Bryan Ferry: Taxi (1993)

Welcome to Avalounge (population: you). So what are you still doing here after all these years? Surely you’ve gleaned all you can from the bard’s bitter musings, so why the desire to stay in these desolate lowlands? Because some folks get stirred up by this stuff, got stirred by Roxy really, and the rest of their life is spent looking for just another high. Taxi is a cover album (the closing “Because You’re Mine” is an original), and so critics dredge up all their past prejudices when describing this album. Frankly, I’ve never seen a critic bother to differentiate between the cover albums, and Taxi is in fact a Ferry of a very different sort. Beginning with Bête Noire, a Bryan Ferry disc took pains to set the tone in the opening moments. It’s shallow into “I Put A Spell On You” that you sense what’s up his sleeve: an album of covers played from his present ‘90s perspective. Honestly, if half of these tracks weren’t already familiar, you’d just assume this was the new disc from Bryan. The trouble I had with some of his solo work was a sense that musical development went on hiatus when the covers came out, but not so here. To my eyes, I see a logical bridge between Bête Noire and Mamouna. It’s a little more playful than those efforts, including funky treatments of “Amazing Grace” (it’s better than you think) and “Answer Me.” The choices are unusual this time, from the old Velvet’s track “All Tomorrow’s Parties” (now Bryan and Nico would have been a duet for the ages) to the title track (an R&B hit for J. Blackfoot in the early ‘80s). Perhaps that diminishes the nostalgia quotient, which is fine with me. I don’t look to someone as subversive as Ferry to protect the past, and I don’t think the old heroes need a new coat of paint. Honestly, the new material haunts the same familiar places anyway, so what’s the difference if Ferry pilfers from Elvis’s songbook or from Elvis by way of Roxy? I like the original material a little better (more surprises, more freedom), so follow Mamouna and Bête Noire first, but catch up with Taxi eventually.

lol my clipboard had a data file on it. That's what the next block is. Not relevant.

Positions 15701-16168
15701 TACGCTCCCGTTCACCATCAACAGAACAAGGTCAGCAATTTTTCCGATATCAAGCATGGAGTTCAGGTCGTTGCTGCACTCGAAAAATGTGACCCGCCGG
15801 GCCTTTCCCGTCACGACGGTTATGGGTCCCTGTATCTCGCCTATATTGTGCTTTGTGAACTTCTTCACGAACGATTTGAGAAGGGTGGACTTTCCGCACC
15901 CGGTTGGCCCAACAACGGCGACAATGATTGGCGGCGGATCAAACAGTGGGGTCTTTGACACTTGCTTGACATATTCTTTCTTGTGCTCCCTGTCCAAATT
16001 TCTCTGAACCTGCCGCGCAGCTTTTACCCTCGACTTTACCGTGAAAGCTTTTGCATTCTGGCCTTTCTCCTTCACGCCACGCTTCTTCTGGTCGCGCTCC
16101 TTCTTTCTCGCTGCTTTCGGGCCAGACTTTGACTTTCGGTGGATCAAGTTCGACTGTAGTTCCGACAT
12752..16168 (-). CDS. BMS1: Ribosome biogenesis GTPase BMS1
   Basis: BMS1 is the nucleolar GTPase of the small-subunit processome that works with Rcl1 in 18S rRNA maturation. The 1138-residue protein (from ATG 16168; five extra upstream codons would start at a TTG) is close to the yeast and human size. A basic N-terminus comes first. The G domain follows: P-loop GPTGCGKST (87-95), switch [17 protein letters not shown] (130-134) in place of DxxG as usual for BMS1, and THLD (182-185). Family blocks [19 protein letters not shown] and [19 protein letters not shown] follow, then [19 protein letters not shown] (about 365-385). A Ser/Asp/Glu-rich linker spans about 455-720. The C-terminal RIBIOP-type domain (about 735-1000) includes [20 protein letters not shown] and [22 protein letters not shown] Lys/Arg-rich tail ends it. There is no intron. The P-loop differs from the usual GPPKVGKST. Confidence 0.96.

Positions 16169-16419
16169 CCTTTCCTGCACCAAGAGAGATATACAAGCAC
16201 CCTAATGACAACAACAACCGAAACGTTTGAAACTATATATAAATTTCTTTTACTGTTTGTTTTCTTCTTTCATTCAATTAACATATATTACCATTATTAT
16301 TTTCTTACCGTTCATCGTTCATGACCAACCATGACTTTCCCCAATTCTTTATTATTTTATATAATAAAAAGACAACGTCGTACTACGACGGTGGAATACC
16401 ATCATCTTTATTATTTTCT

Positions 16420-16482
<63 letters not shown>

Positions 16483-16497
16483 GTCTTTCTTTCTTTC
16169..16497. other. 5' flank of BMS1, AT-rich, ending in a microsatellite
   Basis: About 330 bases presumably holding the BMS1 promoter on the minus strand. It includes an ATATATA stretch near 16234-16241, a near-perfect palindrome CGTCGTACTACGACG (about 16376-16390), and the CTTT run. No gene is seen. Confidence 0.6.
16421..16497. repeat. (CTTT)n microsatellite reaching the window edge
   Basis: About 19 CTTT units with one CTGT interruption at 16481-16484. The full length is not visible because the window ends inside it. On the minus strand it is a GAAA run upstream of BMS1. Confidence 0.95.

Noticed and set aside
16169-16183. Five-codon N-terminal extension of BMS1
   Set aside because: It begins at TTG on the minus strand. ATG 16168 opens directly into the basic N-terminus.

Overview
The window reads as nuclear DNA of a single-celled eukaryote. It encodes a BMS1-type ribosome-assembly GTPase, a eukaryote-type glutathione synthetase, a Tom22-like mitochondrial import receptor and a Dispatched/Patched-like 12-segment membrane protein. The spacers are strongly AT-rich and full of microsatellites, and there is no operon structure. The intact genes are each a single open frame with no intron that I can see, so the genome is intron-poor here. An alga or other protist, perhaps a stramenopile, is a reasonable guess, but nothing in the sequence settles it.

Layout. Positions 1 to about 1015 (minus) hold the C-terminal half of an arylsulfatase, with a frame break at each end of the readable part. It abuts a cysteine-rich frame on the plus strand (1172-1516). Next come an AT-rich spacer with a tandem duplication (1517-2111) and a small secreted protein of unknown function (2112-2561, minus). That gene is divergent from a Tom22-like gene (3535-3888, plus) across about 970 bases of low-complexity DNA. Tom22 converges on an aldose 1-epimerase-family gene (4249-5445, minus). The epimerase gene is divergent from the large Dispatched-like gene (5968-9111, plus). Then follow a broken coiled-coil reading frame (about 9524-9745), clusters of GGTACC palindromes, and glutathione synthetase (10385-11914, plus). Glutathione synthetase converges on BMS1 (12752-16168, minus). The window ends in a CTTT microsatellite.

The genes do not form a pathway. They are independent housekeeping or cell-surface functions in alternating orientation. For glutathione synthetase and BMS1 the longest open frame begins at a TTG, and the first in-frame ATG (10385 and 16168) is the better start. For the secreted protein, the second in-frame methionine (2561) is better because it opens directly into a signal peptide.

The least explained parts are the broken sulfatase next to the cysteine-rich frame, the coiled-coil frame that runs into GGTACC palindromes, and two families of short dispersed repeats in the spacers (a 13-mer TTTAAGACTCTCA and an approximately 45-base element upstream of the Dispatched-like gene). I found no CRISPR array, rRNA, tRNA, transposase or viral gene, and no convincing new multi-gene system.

The Songs
1. I Put A Spell On You (Jay Hawkins) (5:27)
2. Will You Love Me Tomorrow (Gerry Goffin/Carole King) (4:17)
3. Answer Me (Gerhard Winkler/Fred Rauch/Carl Sigman) (2:46)
4. Just One Look (Doris Troy/Gregory Carroll) (3:32)
5. Rescue Me (Raynard Miner/Carl Smith (3:40)
6. All Tomorrow’s Parties (Lou Reed) (5:33)
7. Girl of My Best Friend (Beverly Ross/Sam Bobrick) (3:25)
8. Amazing Grace (traditional arr. by Bryan Ferry) (4:02)
9. Taxi (Homer Banks/Charles Brooks) (5:31)
10. Because You’re Mine (Bryan Ferry) (1:44)

Japanese CD Bonus Track
11. Are You Lonesome Tonight?

The Players
Bryan Ferry (vocals, piano, strings, synths, organ, witch, Ben Nevis), Carleen Anderson (vocals), Michael Brook (atmos guitar, lead guitar, infinite guitar), Nathan East (bass), Steve Ferrone (drums), Neil Hubbard (guitar, probe guitar, trace guitar, lead guitar, licks guitar), Richard T. Norris (programming), Greg Phillinganes (vibes, strings, synthesizer, harp), Robin Trower (Fender, wah wah, theme guitar, pin guitar, pocket guitar, space guitar), David Williams (rhythm guitar, hook, cat) with Mel Collins (tenor sax on 5), Mike Giles (drums  on 9), Luis Jardim (percussion), Flaco Jimenez (accordion on 8), Andy Mackay (alto sax on 9), Andy Newmark (drums on 9), Maceo Parker (alto sax on 1), Steve Pearce (bass on 2), David Sancious (Hammond on 8), Chris Stainton (Hammond on 4). Produced by Bryan Ferry & Robin Trower; engineered by Richard T. Norris and Sven Taits; mixed by Bob Clearmountain.

The Pictures
Photography by Anton Corbijn. Art direction by Nick De Ville and Bryan Ferry.

The Plastic
Released on elpee, CD and cassette on April 13, 1993 in the UK (Virgin, V/CDV/TCV 2700), the US (Reprise, 45246) and Europe (Virgin, 86998); reached #2 on the UK charts and #79 on the US charts. Also released on expanded CD in 1993 in Japan (TOCP-53306) with one bonus track. Re-released on remastered CD in 1999 in the UK (Virgin, FERRYCD8) and in 2000 in Europe (EMI, 847712).

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